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Social media key to election campaigns

Thursday, June 7, 2018
UWI researcher on digital strategy
Dr Indrani Bachan-Persad

In the build-up to the 2015 general election the People’s National Movement (PNM) had a “more targeted and aggressive” social media campaign focused on the “undecideds especially the youths” and also the marginal constituencies.

And this social media strategy eventually resulted in the political party being voted into office, Dr Indrani Bachan-Persad has said.

Although the United National Congress (UNC) also increased its social media presence in the build-up to the general election that party “targeted mostly traditional, mature voters,” Bachan-Persad said.

Bachan-Persad made the statements as she delivered the findings of her paper “The Growing Influence of Social Media in the 2015 National Elections in Trinidad and Tobago” during a forum held by the Sir Arthur Lewis Institute of Social and Economic Studies yesterday.

Bachan-Persad’s paper was a follow up to her book “Mediatized Political Campaigns: A Caribbean Perspective” which focused on the role of mainstream media in five election campaigns in Trinidad and Tobago from 2000-2010.

The 2015 general election campaign saw the increased use of social media platforms in reaching large communities across the country, Bachan-Persad said.

Bachan-Persad said between the 2010 and 2015 general elections the PNM gained 91,000 votes.

She said this was as a result of the PNM’s “targeted and sophisticated” digital campaign using Facebook and YouTube.

The PNM utilised the services of Washington-based company Vestige Services in the build-up to the 2015 general election, Bachan-Persad said.

Apps such as Nation Builder and Organiser were used to assist in the eight marginal constituencies.

“These apps create profiles of users, links social media profiles to email addresses in database and target supporters and send personalised information to them,” she said.

Bachan-Persad said one of the issues that affected the UNC was that they used approximately five advisory groups in the build up to the 2015 general election.

“The mixed messaging which emerged from the UNC campaign suggests that these varied groups had contradictory viewpoints,” she said.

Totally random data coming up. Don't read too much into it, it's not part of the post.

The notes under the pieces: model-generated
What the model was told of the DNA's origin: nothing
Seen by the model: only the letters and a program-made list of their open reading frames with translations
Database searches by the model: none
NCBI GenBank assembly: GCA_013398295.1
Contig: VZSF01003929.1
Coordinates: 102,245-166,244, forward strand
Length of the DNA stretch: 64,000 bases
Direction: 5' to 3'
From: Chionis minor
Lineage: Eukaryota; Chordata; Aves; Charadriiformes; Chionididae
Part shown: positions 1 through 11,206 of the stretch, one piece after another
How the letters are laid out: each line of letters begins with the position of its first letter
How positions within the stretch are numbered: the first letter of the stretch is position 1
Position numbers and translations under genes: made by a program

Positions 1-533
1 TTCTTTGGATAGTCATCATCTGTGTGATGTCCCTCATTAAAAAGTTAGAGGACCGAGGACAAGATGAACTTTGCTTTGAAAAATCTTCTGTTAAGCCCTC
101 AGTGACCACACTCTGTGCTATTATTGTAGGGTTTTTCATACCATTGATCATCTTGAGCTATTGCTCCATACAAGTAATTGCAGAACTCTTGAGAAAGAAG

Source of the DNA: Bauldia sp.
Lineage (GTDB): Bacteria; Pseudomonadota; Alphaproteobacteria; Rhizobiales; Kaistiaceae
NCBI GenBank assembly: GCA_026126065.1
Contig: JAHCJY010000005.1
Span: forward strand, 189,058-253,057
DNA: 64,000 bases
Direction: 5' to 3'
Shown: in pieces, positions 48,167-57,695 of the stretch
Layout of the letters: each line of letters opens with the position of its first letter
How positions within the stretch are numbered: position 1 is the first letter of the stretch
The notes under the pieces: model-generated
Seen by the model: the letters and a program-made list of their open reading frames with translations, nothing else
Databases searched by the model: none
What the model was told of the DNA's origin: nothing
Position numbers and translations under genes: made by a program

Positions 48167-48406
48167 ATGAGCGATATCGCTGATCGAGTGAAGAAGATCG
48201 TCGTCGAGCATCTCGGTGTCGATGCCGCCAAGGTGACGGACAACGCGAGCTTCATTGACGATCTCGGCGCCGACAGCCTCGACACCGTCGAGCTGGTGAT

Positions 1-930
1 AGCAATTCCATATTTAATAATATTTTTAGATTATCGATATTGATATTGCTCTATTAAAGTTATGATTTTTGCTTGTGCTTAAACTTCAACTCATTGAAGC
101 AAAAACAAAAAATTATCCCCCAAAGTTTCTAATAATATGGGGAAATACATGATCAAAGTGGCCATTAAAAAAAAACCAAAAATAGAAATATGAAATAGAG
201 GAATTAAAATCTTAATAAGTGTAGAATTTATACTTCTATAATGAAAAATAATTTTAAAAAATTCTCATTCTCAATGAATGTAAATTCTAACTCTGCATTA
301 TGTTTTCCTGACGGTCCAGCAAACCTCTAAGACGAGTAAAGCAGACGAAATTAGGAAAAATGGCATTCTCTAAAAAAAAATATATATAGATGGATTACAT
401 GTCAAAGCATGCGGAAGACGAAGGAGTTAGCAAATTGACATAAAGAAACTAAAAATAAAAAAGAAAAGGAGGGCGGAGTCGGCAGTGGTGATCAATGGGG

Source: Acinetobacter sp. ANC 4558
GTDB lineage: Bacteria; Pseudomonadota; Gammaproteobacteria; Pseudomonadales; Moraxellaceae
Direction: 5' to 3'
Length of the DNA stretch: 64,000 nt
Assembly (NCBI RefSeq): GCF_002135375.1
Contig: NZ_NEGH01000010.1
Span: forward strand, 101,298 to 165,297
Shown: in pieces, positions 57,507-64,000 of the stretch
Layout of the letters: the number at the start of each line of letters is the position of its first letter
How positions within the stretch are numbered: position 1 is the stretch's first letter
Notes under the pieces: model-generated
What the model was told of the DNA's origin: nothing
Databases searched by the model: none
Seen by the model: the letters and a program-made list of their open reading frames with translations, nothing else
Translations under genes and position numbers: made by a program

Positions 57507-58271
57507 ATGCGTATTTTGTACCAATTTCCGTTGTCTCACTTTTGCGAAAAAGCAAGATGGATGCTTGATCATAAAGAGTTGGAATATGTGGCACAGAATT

“The use of multiple foreign campaign advisers and strategists also posed challenges of understanding the complexity of small island politics with its intertwining/ intersecting and interlocking relationships within a multi-ethnic society and had an adverse effect on race relations in an otherwise harmonious society,” Bachan-Persad said citing the “No Rowley” campaign.

Bachan-Persad said traditional media played a “mediated role in managing relations in the country in the way they reporters on elections in the past”.

At the forum, journalist Curtis Williams spoke of the impact social media has had on mainstream media.

Williams said because social media allows users to go live and immediately post information, the “fixed timelines” of mainstream media have been challenged.

“Traditional media must ensure that they remain the source of reliable news and not be tempted to compete with social media only on the basis of breaking news. Traditional media will have to be keenly aware of the prevalence of fake news and use their best journalism training to ask the right questions,” he said.

“The mainstream media must separate themselves from the citizen journalists by the quality of the research and stories they come up with and in the process must be protected to investigate and bring forth truth in the public’s interest,” he said.

Also presenting yesterday was UWI lecturer Dr Scott Timcke while Dr Hamid Ghany the Director of SALISES chaired the forum.


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